• Intern in IB-M&A
Jul 7, 2020 - 4:52pm

Which schools do you run across the most in SF? Specifically curious about Stanford, USC, Berkeley, UCLA, Claremont schools....

Jul 7, 2020 - 7:11pm

Berkeley and USC are definitely the most common of the West Coast schools - great alumni networks at both and place dozens of bankers in SF each year. Don't see too much Stanford but I think that's a product of choice (choosing CS or product over IB). Would say UCLA is pretty common as well, think they place well in SF, but definitely fewer than Berkeley/USC. Claremont schools are probably in a similar boat, but more LA concentrated. Other than that there's a fair share of your typical target/semi-target schools from the East Coast represented in SF.

  • Analyst 1 in PE - LBOs
Jul 7, 2020 - 7:14pm

Which MM tech PE funds in SF have reptutable associate programs? I feel like people on this site only ever talk about Silver Lake/Thoma/Vista, so it would be nice to hear about some other firms with a MM focus.

Jul 7, 2020 - 8:15pm

Some of the tech buyout funds with an office in SF that come to mind are AKKR, TCV, Vector, Marlin Equity (LA), Siris Capital (more media focused), Sumeru (Silverlake's MM arm). There are even more funds that invest in tech among other sectors like Genstar, HGGC, GI Partners, Gryphon, Siris Capital, Gores Group (LA), HIG, Riverside, etc..

  • Prospect in IB - Gen
Jul 7, 2020 - 9:22pm

What's the split between fintech covered out of FIG vs. tech?

Jul 7, 2020 - 10:32pm

During analyst recruiting (SA or FT), how important is the candidate's knowledge in technicals specific to tech? (CAC/LTV, churn rate, etc) If yes, do you have any resources you would recommend to study for that?


Jul 8, 2020 - 12:01am

Definitely doesn't hurt to know this type of stuff, but I doubt you'd get anything too in depth for most BB's and even many EB's, especially at the SA level (if you're interviewing at Q or somewhere more intense might be a different story). Think you're more likely to see questions related to the SaaS business model or other tech specific business models (why is SaaS preferable, what differences are you likely to see on the 3 statements vs non-SaaS companies), how to value tech companies (especially non-profitable companies) and tech industry knowledge in general (major trends going on in tech, any specific areas within tech you're interested in).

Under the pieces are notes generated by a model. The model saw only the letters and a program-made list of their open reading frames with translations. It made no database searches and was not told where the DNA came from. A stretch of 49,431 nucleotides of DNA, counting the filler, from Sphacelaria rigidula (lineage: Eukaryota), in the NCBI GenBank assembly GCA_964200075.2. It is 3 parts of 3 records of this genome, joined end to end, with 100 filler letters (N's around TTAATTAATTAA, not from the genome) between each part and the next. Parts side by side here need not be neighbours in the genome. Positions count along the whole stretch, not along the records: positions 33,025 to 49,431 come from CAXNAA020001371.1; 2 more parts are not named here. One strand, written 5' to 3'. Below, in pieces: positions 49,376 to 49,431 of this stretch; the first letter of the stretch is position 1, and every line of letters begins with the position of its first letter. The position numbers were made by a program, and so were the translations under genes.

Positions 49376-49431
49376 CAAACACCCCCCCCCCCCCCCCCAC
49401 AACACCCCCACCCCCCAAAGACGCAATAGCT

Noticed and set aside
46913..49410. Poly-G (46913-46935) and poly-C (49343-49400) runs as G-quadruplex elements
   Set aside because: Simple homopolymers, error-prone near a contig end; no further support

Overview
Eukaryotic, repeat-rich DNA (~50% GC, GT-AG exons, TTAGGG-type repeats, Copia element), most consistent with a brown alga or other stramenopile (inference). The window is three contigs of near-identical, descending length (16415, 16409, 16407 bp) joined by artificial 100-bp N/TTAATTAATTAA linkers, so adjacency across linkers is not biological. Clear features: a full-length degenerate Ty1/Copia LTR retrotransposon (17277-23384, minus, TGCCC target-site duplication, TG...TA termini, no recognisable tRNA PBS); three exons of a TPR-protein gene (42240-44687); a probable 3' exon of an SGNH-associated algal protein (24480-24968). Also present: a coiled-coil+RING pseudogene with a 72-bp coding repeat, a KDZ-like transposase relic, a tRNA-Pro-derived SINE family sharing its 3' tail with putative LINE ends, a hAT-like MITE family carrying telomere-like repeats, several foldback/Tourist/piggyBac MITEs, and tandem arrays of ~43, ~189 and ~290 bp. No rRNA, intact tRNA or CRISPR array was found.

Couple of resources I found useful for the type of metrics you mentioned were:
- Andreessen Horowitz blogs (good article here: https://a16z.com/2015/08/21/16-metrics/)
- Boutique firm called Shea and Company published a great primer on SaaS metrics and evaluating SaaS companies

Jul 7, 2020 - 11:03pm

Thanks for the Q&A! Currently non-tech coverage SA:

  1. How much influence did you have for getting staffed on deals/verticals you're interested in? Side question: does anyone actually like working in semis?
  2. As you end your current gig, what type of relationship do you have with your senior bankers?
  3. Best bars to visit in SF?

Congrats on the offer and thanks again!

Jul 8, 2020 - 12:24am
  1. Quite a bit especially if you're good, but obviously not everything is always going to go your way. DRs/VPs/AS' like working with people they can trust, so if you're doing your job well you build rapport with the people you want to work with, and they'll often request you. Personally didn't mind working in semis even if the companies themselves can get a little dry (especially the semicap players...). Still a lot of M&A going on in semis (definitely slowed since the 2016 explosion of deals) so people often work in the vertical for the product exposure. Also personally not that interested in internet/consumer businesses so preferred working in semis for the most part over those verticals.